Even in the road sweeper's mouth. And then the justice,
In fair round belly with good capon lined,
And dustbins full of empty vintage wine bottles
Full from Vin d'Honneurs and modern instances;
And so he plays his part. The sixth age shifts
Into the obese and slipper'd pantaloon,
Leaving dog mess on green paths as it has always done
His youthful hose, well saved, a world too short
For his vast shank; and his big manly voice,
Lost in grunts as he sits on the sofa, eats
And channel hops the day away. Last scene of all,
That ends this strange eventful history,
Is house clearance to incinerator of lifetime junk
False teeth, contact lenses, moth balls, and everything
Excepting the deceased, burnt himself elsewhere.

Monday, 21 April 2014

Is Britain a Christian country?

David Cameron has stirred up trouble from some disaffected atheists by calling Britain a "Christian country", and in turn they have said

"We wish to object to his repeated mischaracterising of our country as a 'Christian country' and the negative consequences for our politics and society that this view engenders."

"Politicians have been speaking of our country as 'a Christian country' with increasing frequency in the last few years. Not only is this inaccurate, I think it's a wrong thing to do in a time when we need to be building a strong shared identity in an increasingly plural and non-religious society."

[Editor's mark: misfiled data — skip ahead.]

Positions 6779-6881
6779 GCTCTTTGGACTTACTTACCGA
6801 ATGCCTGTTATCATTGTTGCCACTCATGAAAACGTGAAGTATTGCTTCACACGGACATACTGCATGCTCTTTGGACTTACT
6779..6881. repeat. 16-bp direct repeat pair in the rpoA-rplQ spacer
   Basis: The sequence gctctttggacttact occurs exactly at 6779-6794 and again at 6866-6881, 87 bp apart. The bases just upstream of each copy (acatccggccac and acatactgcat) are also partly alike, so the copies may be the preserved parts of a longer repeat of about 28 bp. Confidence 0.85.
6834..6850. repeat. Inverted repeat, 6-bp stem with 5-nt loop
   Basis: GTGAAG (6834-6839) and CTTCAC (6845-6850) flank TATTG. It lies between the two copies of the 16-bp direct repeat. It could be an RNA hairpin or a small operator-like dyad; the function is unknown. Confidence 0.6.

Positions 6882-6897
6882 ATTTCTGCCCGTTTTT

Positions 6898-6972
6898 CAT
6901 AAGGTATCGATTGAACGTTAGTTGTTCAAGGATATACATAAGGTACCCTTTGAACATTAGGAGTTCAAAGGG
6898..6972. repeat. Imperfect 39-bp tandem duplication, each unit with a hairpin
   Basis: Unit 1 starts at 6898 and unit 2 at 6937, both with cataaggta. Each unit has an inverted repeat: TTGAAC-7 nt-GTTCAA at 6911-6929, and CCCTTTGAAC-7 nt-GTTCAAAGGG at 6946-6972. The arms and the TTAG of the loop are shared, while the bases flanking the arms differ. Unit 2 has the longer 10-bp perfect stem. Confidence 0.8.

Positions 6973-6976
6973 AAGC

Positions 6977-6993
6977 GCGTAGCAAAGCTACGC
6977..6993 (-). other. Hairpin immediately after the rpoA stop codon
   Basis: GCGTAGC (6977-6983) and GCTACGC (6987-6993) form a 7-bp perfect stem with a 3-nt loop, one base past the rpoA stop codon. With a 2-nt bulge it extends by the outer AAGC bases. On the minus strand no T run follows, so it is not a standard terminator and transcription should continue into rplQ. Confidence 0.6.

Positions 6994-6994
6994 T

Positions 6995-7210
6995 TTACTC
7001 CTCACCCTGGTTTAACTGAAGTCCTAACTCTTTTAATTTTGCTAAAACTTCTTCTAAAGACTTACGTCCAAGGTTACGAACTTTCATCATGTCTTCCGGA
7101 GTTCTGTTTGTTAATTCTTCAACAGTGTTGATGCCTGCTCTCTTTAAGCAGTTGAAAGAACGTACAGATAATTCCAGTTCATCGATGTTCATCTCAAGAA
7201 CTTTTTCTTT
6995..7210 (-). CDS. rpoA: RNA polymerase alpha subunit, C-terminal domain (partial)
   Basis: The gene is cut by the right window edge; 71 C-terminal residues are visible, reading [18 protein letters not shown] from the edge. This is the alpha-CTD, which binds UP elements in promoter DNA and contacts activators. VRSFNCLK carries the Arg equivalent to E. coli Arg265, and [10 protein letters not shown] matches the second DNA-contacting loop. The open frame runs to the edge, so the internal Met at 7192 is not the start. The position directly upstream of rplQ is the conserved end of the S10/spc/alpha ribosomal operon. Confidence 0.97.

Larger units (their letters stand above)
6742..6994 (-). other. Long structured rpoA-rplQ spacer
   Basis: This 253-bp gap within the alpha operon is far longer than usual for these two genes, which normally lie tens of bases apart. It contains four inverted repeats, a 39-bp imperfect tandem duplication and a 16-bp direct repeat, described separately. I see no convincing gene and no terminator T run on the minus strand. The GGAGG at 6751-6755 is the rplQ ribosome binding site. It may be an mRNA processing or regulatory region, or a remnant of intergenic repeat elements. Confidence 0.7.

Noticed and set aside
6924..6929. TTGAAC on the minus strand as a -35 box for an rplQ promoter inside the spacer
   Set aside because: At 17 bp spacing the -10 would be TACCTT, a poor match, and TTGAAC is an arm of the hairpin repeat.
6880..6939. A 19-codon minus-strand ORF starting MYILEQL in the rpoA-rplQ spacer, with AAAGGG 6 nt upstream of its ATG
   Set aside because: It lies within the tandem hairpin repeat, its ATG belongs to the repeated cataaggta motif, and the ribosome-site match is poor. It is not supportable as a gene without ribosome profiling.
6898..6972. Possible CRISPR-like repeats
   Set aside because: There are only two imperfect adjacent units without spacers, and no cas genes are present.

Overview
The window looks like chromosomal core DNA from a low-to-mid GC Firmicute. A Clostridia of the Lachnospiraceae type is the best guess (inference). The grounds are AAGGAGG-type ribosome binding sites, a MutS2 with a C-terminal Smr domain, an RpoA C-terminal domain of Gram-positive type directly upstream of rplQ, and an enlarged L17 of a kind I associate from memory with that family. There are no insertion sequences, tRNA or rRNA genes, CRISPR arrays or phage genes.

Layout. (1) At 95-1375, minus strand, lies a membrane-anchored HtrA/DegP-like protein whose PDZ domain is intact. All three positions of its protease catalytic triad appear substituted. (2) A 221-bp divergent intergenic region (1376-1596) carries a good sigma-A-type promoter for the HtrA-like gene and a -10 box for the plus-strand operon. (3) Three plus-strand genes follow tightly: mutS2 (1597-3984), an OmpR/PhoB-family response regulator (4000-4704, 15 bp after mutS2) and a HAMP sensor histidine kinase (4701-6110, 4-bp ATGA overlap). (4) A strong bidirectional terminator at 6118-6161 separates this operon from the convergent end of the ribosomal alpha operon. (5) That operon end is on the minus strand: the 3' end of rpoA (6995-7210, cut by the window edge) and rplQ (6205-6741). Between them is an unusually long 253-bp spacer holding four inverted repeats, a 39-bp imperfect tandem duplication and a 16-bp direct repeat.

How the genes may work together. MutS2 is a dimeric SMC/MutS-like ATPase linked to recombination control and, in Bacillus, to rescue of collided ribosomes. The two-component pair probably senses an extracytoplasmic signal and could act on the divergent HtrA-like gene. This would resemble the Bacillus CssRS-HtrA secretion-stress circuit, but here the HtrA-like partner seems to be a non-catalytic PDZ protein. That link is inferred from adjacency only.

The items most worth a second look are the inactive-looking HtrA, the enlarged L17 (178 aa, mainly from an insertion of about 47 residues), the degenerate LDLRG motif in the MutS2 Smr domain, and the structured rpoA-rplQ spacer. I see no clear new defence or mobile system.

But in fact David Cameron makes a specific reference in that regard which addresses that very issue:

"Being more confident about our status as a Christian country does not somehow involve doing down other faiths or passing judgement on those with no faith at all. Many people tell me it is easier to be Jewish or Muslim in Britain than in a secular country precisely because the tolerance that Christianity demands of our society provides greater space for other religious faiths, too."

And he went on to say:

"Crucially, the Christian values of responsibility, hard work, charity, compassion, humility, and love are shared by people of every faith and none - and we should be confident in standing up to defend them."

Now when we look at those values, it is not clear that they are specifically Christian. I think they emerge as part of Christian influence, but it is an influence on the margins. It has nothing to do with creeds. It comes from the history and culture as much as from the faith of the people.